County sued by synagogue |

County sued by synagogue

Add Temple Har Shalom to the list of plaintiffs with lawsuits pending against Summit County’s Mountain Regional Water Special Service District.

The latest complaint filed Feb. 8 in Third District Court in the Snyderville Basin teams the Park City Jewish Center, Inc., with Summit Water Distribution Company and South Summit resident Nadine Gillmor

Named as defendants in the lawsuit are the county, Mountain Regional, Summit County Treasurer Glen Thompson and County Assessor Barbara Kresser.

The case challenges the legality of a fee charged by Mountain Regional to property owners in the district who choose other water providers in western Summit County.

The county’s so-called alternative water service provider fee forces landowners not interested in Mountain Regional to pay to work with the county’s competitors who offer lower rates, the lawsuit contends.

"The imposition of such a fee significantly hinders Summit Water’s ability to compete for potential water customers in the Snyderville Basin water market who are not currently serviced by Mountain Regional," according to Temple Har Shalom’s complaint.

With plans slated for a synagogue in the Snyderville Basin, officials at Summit Water Distribution Company claim they can beat the county’s price for providing the congregation water.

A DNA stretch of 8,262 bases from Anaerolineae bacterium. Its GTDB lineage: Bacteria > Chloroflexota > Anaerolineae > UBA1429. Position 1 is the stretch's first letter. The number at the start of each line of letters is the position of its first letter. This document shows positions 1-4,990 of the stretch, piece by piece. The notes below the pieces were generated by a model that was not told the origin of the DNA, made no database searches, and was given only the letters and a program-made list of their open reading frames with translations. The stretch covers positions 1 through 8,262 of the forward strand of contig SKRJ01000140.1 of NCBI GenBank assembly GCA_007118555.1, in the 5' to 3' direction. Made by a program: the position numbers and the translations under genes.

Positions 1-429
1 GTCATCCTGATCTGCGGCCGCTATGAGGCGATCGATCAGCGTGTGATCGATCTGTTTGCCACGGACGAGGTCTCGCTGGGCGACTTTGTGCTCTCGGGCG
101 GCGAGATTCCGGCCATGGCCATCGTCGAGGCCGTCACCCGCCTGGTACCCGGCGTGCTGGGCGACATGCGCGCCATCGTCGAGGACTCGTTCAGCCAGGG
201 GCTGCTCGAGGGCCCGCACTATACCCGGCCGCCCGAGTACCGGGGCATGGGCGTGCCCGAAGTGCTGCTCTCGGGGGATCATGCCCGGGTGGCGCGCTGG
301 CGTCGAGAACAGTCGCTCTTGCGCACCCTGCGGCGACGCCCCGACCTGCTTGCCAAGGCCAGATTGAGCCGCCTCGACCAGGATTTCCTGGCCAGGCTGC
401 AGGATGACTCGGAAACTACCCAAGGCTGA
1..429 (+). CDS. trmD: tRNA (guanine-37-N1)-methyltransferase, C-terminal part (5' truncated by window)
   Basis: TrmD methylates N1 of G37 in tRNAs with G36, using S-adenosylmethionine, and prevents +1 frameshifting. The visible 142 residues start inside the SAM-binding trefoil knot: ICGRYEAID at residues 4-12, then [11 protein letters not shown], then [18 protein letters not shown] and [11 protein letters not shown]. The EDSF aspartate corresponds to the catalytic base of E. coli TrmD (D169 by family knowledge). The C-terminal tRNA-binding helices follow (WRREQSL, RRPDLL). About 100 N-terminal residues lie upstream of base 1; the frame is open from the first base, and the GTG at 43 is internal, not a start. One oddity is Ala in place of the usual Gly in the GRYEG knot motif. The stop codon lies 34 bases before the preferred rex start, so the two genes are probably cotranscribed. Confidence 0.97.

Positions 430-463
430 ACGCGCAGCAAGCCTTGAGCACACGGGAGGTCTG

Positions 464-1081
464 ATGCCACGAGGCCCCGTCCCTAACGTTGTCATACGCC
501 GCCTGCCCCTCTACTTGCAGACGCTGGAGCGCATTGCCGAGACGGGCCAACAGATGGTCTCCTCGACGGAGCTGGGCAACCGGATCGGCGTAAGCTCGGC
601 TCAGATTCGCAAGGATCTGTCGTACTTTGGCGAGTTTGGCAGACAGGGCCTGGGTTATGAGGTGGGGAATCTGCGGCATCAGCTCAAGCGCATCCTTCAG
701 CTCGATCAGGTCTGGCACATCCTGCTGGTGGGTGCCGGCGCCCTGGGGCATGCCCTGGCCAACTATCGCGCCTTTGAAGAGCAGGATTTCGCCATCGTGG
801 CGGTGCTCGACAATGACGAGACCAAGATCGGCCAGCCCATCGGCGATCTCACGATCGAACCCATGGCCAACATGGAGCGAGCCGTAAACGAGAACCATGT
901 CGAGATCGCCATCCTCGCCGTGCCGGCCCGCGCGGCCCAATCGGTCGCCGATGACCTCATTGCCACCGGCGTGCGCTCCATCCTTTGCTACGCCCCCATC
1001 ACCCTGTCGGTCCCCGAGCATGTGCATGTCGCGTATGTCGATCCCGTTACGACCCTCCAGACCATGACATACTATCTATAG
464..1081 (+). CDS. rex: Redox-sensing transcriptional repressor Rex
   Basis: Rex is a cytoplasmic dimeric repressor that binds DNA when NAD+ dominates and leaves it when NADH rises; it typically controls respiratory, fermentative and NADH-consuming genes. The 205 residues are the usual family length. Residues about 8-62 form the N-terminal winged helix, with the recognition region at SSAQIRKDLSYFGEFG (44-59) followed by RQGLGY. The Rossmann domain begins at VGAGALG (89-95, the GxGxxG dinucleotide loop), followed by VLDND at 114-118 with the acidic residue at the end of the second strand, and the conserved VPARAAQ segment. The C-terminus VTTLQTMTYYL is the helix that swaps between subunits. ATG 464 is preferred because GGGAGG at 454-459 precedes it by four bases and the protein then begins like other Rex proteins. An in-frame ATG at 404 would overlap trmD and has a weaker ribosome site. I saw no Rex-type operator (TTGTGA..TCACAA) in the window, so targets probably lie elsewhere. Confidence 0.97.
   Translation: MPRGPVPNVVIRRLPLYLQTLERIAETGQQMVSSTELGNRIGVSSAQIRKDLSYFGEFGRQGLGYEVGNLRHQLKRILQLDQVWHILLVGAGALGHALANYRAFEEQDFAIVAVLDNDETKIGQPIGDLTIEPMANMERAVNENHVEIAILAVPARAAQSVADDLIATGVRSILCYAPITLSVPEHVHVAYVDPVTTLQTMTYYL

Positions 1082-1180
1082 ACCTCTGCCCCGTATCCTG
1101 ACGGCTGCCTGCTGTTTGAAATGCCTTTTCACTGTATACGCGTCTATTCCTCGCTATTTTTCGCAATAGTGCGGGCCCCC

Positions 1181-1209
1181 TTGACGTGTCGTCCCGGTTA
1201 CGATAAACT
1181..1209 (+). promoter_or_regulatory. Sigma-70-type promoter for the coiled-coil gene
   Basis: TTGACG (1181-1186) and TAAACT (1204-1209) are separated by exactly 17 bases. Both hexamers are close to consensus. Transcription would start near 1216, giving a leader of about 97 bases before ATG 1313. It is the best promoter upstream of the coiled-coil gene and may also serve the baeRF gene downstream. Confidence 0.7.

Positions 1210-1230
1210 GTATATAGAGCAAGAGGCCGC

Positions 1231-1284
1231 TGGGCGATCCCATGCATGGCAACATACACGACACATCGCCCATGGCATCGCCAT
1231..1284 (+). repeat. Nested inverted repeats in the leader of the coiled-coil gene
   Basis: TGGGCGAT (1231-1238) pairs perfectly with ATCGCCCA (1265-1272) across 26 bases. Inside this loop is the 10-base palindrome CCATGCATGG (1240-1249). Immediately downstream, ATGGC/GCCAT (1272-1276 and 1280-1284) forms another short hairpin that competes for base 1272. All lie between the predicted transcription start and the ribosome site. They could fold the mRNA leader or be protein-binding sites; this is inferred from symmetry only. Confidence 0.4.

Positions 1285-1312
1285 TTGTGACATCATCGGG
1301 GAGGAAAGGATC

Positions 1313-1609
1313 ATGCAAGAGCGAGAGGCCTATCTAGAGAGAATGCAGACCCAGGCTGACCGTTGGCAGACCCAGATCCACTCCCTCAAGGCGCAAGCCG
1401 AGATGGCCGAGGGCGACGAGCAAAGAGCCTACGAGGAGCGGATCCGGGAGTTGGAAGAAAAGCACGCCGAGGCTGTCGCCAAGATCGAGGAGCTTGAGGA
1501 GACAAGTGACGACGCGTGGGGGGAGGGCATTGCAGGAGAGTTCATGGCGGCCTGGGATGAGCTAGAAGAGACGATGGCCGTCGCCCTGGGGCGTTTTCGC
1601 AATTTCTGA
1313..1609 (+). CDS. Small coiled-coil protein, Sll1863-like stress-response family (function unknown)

But to connect to the county’s private competitor would require Temple Har Shalom pay Mountain Regional $4,700 per residential connection, the lawsuit states.

State law, however, doesn’t give Summit County the power to impose the mandatory fee on property owners in the district, the 40-page complaint states.

The Utah Supreme Court decided that there appears no "state policy of allowing counties to displace competition with a special service district unless the special service district is successful through its own competitive efforts in acquiring an exclusive market share within its area."

With the fee the county attempts to displace competition and monopolize the Basin’s culinary water market, charges Temple Har Shalom.

The lawsuit seeks a court injunction to prevent the fee from being charged by Mountain Regional.

Temple Har Shalom also wants Summit County barred from enforcing or foreclosing on a property lien based on a landowner’s failure to pay the fee.

"[The congregation] brings its claims against defendants on behalf of itself and all similarly situated property owners in the Snyderville Basin whose property lies within the political boundaries of Mountain Regional," the lawsuit states.

Other plaintiffs in the case together own hundred of acres of land in Snyderville and include Gillmor and the TCR company.

But county officials were "very comfortable" with their legal position when the buy-out fee was adopted in December, according to deputy county attorney Renee Spooner.

State law helps prevent people from de-annexing from special service districts with outstanding debt like Mountain Regional, Spooner claims.

This week the county had not been served with the lawsuit.

"We’re not saying you have to go with Mountain Regional," Spooner told the Summit County Commission.

Commissioner Bob Richer, however, voted against the new fee.

When reached Monday, Summit County Attorney David Brickey couldn’t comment about the lawsuit filed by Temple Har Shalom.

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